The names in this paragraph remind me of the amazing narrative shorthand he uses to create characters. Just take Deliverance Wilde, fashion consultant to the Faerie, who would to my thinking be quite possibly Oscar Wilde who believed in and wrote about the Irish Fey. And the reference to the Nazgul is just one of many times that he plays a riff off popular culture as I'm sure the Nazgul are the same band that George R.R. Martin created in his novel, The Armageddon Rag, where the lead vocalist for Nazgul gets his head blown off at a concert that made the Rolling Stones gig at Altamont look peaceful. This entire series — which must be read in order — is a bit thin on plot development, but oh so much fun to read. Even characters from his other writing such as Drinking Midnight Wine can be found here. In a real sense, The Nightside is the cynosure for all his other writing, a place where characters from disparate metaverses meet up.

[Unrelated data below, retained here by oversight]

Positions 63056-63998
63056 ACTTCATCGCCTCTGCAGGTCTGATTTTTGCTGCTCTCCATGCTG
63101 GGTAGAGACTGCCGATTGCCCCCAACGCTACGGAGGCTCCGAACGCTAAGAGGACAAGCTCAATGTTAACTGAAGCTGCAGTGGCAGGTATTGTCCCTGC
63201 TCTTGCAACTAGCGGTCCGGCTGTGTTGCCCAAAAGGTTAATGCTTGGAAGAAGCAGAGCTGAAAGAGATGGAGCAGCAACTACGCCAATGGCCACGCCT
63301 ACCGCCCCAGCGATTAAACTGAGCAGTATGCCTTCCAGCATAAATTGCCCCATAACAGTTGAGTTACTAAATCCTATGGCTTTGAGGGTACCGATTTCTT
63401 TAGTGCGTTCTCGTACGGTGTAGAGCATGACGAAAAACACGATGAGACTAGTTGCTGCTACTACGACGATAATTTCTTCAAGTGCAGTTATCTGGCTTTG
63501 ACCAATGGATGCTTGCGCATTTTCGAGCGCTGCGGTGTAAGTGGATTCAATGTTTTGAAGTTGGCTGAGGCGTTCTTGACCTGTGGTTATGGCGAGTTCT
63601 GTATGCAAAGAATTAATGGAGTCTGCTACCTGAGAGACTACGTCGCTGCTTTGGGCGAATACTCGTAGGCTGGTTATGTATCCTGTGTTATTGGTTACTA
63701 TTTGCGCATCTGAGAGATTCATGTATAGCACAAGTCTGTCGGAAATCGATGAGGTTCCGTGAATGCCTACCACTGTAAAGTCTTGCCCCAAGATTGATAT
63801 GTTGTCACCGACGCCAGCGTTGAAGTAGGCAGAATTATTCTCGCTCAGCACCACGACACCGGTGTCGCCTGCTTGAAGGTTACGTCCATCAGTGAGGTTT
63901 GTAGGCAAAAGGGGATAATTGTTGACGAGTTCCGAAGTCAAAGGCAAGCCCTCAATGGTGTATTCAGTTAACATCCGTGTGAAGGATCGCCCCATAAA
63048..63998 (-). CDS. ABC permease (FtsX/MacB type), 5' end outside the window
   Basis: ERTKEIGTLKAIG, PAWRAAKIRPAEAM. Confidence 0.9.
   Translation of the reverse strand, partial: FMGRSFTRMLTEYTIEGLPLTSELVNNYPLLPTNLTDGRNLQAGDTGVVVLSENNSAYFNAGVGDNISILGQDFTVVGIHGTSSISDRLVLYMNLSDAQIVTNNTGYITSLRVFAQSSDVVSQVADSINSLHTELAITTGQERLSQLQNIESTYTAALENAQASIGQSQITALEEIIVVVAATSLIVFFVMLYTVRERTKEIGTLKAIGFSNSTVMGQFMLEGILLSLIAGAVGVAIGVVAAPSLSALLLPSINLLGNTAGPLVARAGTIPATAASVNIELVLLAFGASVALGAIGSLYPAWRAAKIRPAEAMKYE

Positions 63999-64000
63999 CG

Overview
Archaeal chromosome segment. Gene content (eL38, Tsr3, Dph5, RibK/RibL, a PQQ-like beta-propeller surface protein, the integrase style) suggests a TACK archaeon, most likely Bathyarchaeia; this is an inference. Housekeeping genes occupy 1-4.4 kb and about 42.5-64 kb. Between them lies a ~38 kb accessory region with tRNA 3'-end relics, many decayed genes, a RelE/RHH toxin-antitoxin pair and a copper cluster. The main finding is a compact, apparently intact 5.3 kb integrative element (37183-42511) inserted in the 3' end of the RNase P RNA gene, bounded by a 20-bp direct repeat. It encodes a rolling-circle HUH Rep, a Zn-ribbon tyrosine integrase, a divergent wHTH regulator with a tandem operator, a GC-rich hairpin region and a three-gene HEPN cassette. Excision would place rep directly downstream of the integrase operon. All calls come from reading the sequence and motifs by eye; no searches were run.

Detective John Taylor would be home anywhere in the metaverse where there's a drink on the bar, dames in trouble, bad guys to overcome, and a pay-off (preferably in cash) at the end of the case. And it doesn't matter if you're dead as you still must pay him! Will he save The Nightingale? Who is her father really? And does either question really matter? No, because the plot isn't about The Nightingale, but about describing a really weird place and its, errr, unusual inhabitants.

Nightingale's Lament has everything I like in an urban fantasy novel — an interesting and very cool protagonist, snappy dialogue, loads of violence, a smidgen of sex, weird characters, a bit of a mystery, and a pacing that never lets up. Add in that John Taylor is evolving — yes, evolving — as a character and you have a series that go on for years to come. Call it dark fantasy, call urban fantasy, call it horror if you want — just read it! I've read all three of these as advance copies before they came out in the bookstores and am eagerly awaiting the next one now. Indeed they are so good that they've all spoiled me for reading anything right after I finish one!


[Cat Eldridge]